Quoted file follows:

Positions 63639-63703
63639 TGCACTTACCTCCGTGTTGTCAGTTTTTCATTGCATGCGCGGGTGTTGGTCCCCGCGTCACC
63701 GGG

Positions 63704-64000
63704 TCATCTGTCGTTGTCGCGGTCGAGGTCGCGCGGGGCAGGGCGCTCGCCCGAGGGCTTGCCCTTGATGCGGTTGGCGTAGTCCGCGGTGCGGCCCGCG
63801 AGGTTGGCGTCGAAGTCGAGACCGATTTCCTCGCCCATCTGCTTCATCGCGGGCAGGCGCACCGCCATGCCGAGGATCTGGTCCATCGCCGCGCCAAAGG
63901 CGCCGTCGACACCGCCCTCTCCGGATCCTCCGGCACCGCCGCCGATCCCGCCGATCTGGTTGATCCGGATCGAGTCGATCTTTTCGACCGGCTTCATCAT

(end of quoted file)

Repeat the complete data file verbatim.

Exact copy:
Positions 63639-63703
63639 TGCACTTACCTCCGTGTTGTCAGTTTTTCATTGCATGCGCGGGTGTTGGTCCCCGCGTCACC
63701 GGG

Positions 63704-64000
63704 TCATCTGTCGTTGTCGCGGTCGAGGTCGCGCGGGGCAGGGCGCTCGCCCGAGGGCTTGCCCTTGATGCGGTTGGCGTAGTCCGCGGTGCGGCCCGCG
63801 AGGTTGGCGTCGAAGTCGAGACCGATTTCCTCGCCCATCTGCTTCATCGCGGGCAGGCGCACCGCCATGCCGAGGATCTGGTCCATCGCCGCGCCAAAGG
63901 CGCCGTCGACACCGCCCTCTCCGGATCCTCCGGCACCGCCGCCGATCCCGCCGATCTGGTTGATCCGGATCGAGTCGATCTTTTCGACCGGCTTCATCAT